Neelima Tummala, a physician and assistant professor of surgery at the George Washington (GW) School of Medicine and Health Sciences, spoke to students in Georgetown University School of Medicine’s Environmental Health and Medicine track Oct. 26 about the impact they can have on the environmental health and justice movement.
As the co-director of the Climate Health Institute (CHI) at GW, Tummala stressed the interconnected nature between humans and their environment, citing how climate change leads to longer pollen seasons and wildfire smoke results in poorer pulmonary and cardiovascular health. Through research, training and action, GW’s CHI aims to find novel solutions to the challenges to health and equity that climate change poses.
“Physicians and healthcare providers have an important role to play in combating climate change and its effects on humans,” Tummala said at the event.
In the United States, which is the second largest greenhouse gas emitter in the world, the healthcare sector contributes roughly 4.5 percent of U.S. greenhouse gas emissions. Tummala said physicians and healthcare providers can lead the way in promoting environmental and health sustainability.
They can act on three different issues to do this: addressing health risks of climate change and air pollution, mitigating healthcare sector-related emissions and focusing on front-line communities and vulnerable populations.
Addressing the effects of climate change on disproportionately affected communities, Tummala says, is key to fighting for environmental justice.
“Environmental justice is the principle that all people and communities have a right to equal protection and equal enforcement of environmental laws and regulations,” Tummala said.
With summer heat and poor air quality disproportionately and historically impacting communities of color, bringing about environmental justice will involve prioritizing communities that have been impacted the most, according to Tummala.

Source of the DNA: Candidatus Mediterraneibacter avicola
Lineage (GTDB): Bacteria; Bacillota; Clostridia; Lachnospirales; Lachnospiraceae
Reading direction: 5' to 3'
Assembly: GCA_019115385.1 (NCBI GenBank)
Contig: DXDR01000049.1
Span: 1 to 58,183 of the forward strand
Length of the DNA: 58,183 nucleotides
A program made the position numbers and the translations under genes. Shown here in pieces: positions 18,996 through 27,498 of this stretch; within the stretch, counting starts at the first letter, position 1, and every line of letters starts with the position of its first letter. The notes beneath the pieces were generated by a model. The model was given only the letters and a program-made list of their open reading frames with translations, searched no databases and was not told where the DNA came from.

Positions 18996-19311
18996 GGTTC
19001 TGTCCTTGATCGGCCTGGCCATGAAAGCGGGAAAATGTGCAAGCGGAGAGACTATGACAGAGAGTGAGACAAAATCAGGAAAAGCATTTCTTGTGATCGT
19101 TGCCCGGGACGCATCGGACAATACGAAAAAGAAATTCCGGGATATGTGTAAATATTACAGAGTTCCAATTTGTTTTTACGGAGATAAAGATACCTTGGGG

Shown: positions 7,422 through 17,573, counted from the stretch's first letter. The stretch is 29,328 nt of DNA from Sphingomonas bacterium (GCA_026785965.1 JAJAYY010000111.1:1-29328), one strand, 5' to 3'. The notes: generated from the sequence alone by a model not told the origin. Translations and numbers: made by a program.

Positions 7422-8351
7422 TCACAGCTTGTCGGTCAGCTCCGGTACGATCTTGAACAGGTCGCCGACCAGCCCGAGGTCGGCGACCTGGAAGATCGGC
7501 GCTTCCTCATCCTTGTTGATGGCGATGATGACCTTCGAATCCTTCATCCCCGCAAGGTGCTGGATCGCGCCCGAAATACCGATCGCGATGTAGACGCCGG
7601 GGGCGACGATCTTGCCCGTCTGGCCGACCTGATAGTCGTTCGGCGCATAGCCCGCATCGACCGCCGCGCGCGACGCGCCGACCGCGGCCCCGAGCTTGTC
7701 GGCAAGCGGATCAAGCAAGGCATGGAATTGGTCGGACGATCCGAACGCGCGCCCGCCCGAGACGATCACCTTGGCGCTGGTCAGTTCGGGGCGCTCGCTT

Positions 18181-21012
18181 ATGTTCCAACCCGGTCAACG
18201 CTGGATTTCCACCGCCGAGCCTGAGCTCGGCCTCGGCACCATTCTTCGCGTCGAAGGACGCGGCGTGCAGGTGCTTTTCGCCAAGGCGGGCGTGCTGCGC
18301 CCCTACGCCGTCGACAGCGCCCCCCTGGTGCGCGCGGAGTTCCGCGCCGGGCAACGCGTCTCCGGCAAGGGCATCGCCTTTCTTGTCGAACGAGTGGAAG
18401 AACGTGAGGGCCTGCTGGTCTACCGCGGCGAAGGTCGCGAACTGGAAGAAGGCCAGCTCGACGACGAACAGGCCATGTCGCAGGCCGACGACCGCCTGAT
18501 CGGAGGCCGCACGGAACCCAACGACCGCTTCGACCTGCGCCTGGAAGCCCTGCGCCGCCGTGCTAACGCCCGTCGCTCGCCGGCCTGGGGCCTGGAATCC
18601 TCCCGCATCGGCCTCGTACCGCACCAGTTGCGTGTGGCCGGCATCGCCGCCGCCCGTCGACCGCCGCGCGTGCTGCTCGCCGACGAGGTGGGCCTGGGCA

Physicians, healthcare providers and even students can begin addressing environmental and health inequities by pursuing research, advocacy and education, Tummala says.
Current research areas focus on air pollution, environmental inequity, occupational health, extreme weather events and sustainability in the healthcare sector. Tummala has written at length in both newspapers and medical journals about climate change impacts on ear, nose and throat health, her medical specialty. For example, Tummala said her current research into longer and stronger pollen seasons found a warming climate to be the cause of this change.
Tummala emphasized advocacy on behalf of impacted communities and education about environmental health as well.
“Doctors, nurses and other healthcare providers are some of the most trusted professions in the world,” Tummala said.
Tummala said these professionals have a special obligation to educate their patients about the impact of the environment on their health and to speak on behalf of their patients to lawmakers and officials shaping climate policy.
Physicians who teach, like Tummala herself, must also bear the responsibility of passing climate health knowledge to their students and peers in their universities, Tummala says. She adds that for people lacking professional credentials, like students, they should use the skills they have to address the health risks posed by climate change.
“There is no right way to tackle this complex issue,” Tummala said.
Because of this, she said she urges students interested in environmental health to be experimental in their approach to this challenge. In other words, students should find multiple ways that they can address the challenges posed to health by a changing environment. The most important approach students can take is to sustain the conversation about the severity of climate change.
“Environmental disasters happen and then everyone moves on,” Tummala said.
By keeping the discussion going, students can remind their peers that this issue can and will impact them. Tummala also urges students to use their voice as it relates to environmental justice.
“Students should share their personal lived experiences, give a platform to the voices of others and share their understanding of the urgency,” Tummala said. “You aren’t the reason climate change is happening, but your actions can help.”